WHEN DENTISTS SEE emerging wisdom teeth are going to cause dental problems, wisdom tooth removal is likely in the cards.

Wisdom teeth–also known as the third molars–received their nickname because they emerge during young adulthood, when a person has a little more wisdom. But why do we wait until the late teenage years to address the issue? In fact, if wisdom teeth so often cause complications, why has nature given them to us at all?

Wisdom Teeth Have Ancient Roots

The most widely accepted theory behind wisdom teeth suggests we look to our ancestors in the distant past for answers. Early humans had a much different diet than we do today: roots, raw meat, tough plants—foods that would have required a lot of grinding. Big, wide molars were the perfect teeth for the job, and that third set of molars would have helped them immensely! They also had larger jaws to accommodate these extra teeth.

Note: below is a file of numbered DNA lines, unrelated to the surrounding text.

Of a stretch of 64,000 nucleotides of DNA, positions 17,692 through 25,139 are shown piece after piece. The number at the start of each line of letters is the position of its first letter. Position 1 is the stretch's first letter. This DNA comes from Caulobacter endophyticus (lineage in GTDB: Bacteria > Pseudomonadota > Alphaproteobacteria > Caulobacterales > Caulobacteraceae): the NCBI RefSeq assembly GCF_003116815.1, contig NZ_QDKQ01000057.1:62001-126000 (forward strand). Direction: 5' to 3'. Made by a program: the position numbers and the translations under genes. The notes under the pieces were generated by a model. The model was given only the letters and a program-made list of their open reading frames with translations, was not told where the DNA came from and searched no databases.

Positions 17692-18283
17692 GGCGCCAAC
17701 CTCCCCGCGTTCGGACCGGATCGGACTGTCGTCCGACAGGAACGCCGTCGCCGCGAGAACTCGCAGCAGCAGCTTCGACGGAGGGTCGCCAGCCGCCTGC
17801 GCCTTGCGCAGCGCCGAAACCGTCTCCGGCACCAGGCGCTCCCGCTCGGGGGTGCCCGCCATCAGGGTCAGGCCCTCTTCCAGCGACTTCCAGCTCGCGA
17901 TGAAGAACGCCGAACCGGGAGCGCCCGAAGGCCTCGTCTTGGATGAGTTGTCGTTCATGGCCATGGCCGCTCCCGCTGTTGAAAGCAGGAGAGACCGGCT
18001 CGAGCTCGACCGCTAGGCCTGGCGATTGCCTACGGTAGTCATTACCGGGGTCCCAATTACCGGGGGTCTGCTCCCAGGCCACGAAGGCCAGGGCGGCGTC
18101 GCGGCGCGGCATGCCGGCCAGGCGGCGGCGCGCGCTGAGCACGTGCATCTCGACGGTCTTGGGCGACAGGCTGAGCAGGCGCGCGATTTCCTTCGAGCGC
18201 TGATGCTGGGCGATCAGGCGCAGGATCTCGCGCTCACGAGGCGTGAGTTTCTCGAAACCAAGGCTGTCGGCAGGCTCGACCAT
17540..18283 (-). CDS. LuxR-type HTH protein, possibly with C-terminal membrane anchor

Today, we have smaller jaws and eat much softer foods, but our genes still produce third molars! When they don’t have enough room to emerge properly, wisdom teeth can begin erupting at angles of 45 degrees or more—even horizontally! When teeth grow where there isn’t space for them, they cause a lot of problems.

When Is Removal The Right Decision?

Wisdom teeth emerging at bad angles or crowding other teeth can damage oral health. They might not even emerge at all, becoming impacted below the gum surface. In either case, they can cause constant pain and infection, weaken bone structure, and undo orthodontic work.

You might ask why wisdom teeth aren’t addressed in early childhood. It’s because they actually don’t begin forming until around age 10! All teeth (adult teeth included) begin forming in the jaws during fetal development—except for wisdom teeth.